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Geography Shapes Equity and Opportunity in Higher Education, Paper Finds

February 03, 2016


​When thinking about where to go to college, many students simply don’t have the option to consider schools located outside of their own communities. For place-bound students, many of whom are “post-traditional” students, postsecondary choices are made according to proximity to home and work, a new paper finds.

"Education Deserts: The Continued Significance of “Place” in the Twenty-First Century,” an ACE-commissioned paper authored by Nicholas Hillman and Taylor Weichman of the University of Wisconsin–Madison, explores how where students live affects their options for attending college. This is the first paper in Viewpoints, a series by ACE’s Center for Policy Research and Strategy that will explore pressing issues in higher education.

In examining core-based statistical areas and commuting zones data, the researchers found that the majority (57 percent) of incoming freshman attending public four-year colleges and universities enroll within 50 miles of their permanent home. In fact, the farther a student lives from an institution, the less likely they are to enroll.

“The current public dialogue around college choice doesn’t take into account that many students are unable to move long distances to attend school,” said Louis Soares, ACE’s vice president for policy research and strategy. “Our own work has shown that the desire to live close to home has been a consistent factor over the last three decades for students deciding which college or university to attend, a trend that is exacerbated for low-income students.”

Attending their local community college might be the only option for students who live in an “education desert,” defined as a place with either no colleges or universities located nearby or with one community college as the only local public broad-access institution. If there are two community colleges, or if there is a community college and a broad-access public university, then an area would not qualify as an education desert because the student has at least one public postsecondary alternative.

As a result, community colleges enroll more than half of all students who live in what the authors define as education deserts, the paper finds.

The private higher education sector, nonprofit and for-profit, accounts for less than 15 percent of total enrollments in education deserts.  And while online learning may hold promise in certain educational environments, research has yet to show that distance learning provides quality equal to or greater than place-based learning.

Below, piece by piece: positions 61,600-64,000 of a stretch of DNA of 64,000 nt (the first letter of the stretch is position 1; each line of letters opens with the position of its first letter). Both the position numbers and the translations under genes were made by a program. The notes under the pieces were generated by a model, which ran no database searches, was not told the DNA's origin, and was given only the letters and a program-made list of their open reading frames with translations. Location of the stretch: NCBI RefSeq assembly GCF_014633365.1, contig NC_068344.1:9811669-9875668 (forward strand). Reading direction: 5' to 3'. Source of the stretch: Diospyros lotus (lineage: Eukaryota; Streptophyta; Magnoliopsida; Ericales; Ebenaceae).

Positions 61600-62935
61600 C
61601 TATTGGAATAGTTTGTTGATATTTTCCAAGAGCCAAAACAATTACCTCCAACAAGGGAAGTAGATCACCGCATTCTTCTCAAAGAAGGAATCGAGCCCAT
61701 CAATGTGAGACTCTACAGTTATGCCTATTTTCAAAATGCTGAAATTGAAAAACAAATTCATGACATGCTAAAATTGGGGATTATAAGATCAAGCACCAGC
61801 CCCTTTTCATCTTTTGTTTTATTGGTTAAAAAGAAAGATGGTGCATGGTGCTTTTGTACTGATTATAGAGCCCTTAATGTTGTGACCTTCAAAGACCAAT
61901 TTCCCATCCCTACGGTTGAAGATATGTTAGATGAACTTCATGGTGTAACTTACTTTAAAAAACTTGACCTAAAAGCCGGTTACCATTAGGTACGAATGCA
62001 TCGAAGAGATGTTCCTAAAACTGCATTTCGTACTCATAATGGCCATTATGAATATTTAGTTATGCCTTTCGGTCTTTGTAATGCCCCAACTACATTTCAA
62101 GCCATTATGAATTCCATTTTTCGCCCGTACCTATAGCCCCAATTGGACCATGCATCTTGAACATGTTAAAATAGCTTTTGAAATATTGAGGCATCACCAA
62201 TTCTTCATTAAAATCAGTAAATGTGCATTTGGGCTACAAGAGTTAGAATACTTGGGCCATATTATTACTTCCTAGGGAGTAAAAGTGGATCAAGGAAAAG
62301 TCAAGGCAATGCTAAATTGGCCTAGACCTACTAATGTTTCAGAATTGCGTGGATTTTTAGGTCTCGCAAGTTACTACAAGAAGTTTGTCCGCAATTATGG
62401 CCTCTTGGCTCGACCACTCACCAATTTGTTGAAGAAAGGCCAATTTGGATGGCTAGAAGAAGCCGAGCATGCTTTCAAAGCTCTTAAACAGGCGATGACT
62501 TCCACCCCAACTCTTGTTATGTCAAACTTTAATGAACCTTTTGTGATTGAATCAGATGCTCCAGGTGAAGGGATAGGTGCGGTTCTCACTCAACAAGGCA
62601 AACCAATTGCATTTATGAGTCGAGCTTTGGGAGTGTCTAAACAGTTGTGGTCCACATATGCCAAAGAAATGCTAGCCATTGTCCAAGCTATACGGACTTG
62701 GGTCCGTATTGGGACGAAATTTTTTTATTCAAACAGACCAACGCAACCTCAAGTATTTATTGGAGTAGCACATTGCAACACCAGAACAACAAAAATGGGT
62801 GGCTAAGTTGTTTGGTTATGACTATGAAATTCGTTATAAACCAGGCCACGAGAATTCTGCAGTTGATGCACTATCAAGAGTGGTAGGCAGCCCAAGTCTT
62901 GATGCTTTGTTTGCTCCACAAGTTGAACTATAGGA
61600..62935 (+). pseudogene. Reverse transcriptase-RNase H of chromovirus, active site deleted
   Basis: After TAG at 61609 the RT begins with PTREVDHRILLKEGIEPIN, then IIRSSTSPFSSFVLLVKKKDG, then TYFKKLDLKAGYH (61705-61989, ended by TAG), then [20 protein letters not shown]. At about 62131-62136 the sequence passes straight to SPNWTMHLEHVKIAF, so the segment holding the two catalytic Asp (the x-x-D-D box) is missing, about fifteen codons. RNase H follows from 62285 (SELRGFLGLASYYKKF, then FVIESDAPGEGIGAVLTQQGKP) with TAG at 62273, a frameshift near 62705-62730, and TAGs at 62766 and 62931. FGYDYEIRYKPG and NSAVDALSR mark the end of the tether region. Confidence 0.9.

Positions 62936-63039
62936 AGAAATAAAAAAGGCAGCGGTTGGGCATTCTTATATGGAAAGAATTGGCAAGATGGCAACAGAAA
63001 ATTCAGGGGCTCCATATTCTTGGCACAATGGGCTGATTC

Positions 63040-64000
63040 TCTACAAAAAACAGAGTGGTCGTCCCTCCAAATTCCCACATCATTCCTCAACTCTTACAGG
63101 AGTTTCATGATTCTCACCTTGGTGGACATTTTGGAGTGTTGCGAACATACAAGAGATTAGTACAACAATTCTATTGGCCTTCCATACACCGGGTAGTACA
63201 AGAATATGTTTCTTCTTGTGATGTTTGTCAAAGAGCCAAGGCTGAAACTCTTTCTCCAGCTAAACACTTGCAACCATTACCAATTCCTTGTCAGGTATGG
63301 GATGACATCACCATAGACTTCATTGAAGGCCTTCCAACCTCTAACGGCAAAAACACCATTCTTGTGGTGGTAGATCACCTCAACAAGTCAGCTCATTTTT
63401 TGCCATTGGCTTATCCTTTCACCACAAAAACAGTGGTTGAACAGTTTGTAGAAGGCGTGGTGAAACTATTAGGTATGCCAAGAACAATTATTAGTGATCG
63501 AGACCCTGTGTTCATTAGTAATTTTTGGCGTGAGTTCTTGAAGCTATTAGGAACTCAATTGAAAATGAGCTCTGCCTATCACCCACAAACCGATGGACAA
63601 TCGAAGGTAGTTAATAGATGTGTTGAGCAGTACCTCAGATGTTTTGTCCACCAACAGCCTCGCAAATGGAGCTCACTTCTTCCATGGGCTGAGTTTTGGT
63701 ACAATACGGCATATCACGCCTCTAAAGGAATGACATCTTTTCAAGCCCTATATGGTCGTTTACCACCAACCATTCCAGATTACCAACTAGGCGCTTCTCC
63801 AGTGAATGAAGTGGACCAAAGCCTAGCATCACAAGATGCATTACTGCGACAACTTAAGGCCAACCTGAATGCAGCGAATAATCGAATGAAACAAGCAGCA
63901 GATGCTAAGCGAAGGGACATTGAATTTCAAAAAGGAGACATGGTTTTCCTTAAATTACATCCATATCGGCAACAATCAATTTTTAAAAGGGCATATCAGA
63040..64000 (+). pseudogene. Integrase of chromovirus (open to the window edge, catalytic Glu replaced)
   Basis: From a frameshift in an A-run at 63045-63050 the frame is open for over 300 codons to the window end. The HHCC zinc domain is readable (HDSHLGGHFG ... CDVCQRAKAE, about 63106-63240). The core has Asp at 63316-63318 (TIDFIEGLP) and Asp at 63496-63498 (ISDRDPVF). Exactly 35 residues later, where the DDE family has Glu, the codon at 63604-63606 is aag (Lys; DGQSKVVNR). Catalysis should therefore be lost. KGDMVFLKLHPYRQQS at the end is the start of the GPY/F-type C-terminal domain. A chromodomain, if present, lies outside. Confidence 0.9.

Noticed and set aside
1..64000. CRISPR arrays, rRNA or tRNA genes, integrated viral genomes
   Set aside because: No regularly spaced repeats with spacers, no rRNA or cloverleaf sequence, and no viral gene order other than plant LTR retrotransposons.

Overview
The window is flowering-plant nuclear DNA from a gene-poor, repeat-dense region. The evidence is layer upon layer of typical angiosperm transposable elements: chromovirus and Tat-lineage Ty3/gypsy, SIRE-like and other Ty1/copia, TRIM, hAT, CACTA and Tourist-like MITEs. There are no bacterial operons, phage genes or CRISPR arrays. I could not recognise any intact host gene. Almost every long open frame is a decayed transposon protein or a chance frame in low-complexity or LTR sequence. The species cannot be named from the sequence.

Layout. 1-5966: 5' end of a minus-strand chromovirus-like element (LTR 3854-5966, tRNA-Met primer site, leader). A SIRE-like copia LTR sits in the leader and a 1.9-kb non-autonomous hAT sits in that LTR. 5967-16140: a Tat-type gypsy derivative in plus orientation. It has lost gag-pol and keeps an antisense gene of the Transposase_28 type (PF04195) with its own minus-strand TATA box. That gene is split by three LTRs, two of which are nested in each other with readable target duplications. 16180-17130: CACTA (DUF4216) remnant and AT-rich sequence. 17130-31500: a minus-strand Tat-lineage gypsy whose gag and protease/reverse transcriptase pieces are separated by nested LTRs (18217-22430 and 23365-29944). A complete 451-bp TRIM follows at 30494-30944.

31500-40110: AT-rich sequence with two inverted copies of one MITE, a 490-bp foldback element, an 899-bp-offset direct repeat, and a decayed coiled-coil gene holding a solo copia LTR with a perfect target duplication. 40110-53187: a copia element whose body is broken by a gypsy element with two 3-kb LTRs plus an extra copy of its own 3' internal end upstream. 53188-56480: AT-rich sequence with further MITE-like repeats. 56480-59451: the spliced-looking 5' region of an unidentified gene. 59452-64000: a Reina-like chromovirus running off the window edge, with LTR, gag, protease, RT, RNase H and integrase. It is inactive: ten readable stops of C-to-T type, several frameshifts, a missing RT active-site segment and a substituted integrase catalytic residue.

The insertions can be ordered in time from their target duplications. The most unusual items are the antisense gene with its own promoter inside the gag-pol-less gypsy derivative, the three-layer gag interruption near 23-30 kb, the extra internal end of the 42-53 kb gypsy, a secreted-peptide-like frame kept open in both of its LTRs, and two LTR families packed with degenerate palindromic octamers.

There are likely to be pockets within education deserts where some students are served very well by their local institutions and others are not. However, this paper draws attention to the fact that the opportunity to attend college varies by geography, especially when communities do not have the capacity to meet the educational needs of local residents.

About 13 percent of the total student population attends college in education deserts, the majority of which are located in the Midwest and Great Plains states, while the fewest are in the Mid-Atlantic and New England states.

Most education deserts are in rural and moderately sized communities, though education deserts also can exist in areas with large flagship universities, for example, in Lexington-Lafayette, KY, and Columbia, SC. Because the University of Kentucky and the University of South Carolina are moderately selective rather than broadly accessible institutions, prospective students have only one public alternative—a single community college— if they are not admitted to their flagships, according to the paper.

Minority-Serving Institutions (MSIs) play a unique role in expanding access for students of color residing in education deserts. Across 135 counties, there are 37 MSIs enrolling approximately 327,000 students. Most of these colleges and universities are Hispanic-serving institutions, meaning they were not designated by federal statue but became MSIs through a changing enrollment profile given shifting demographics in the region.

“Geography will continue to be important for post-traditional college students, who will struggle to balance work, family and school responsibilities,” said Hillman. “The purpose of this paper is to ask questions and to spur dialogue and continued research in this area. We need an honest, evidence-based conversation about the so-called choices available to our nation’s students, especially those who live in areas not flush with educational opportunity.”

The paper recommends additional research in this area and expanding opportunities in education deserts to ensure students have access to research, upper-level coursework or academic programs not delivered in the community college setting. It also advocates that federal and state policymakers use this new information in policy and research discussions about college choice and prioritize the role geography plays in shaping and constraining educational opportunity.

MEDIA CONTACT: Megan Cotten ▪ (202) 939-9433 ▪

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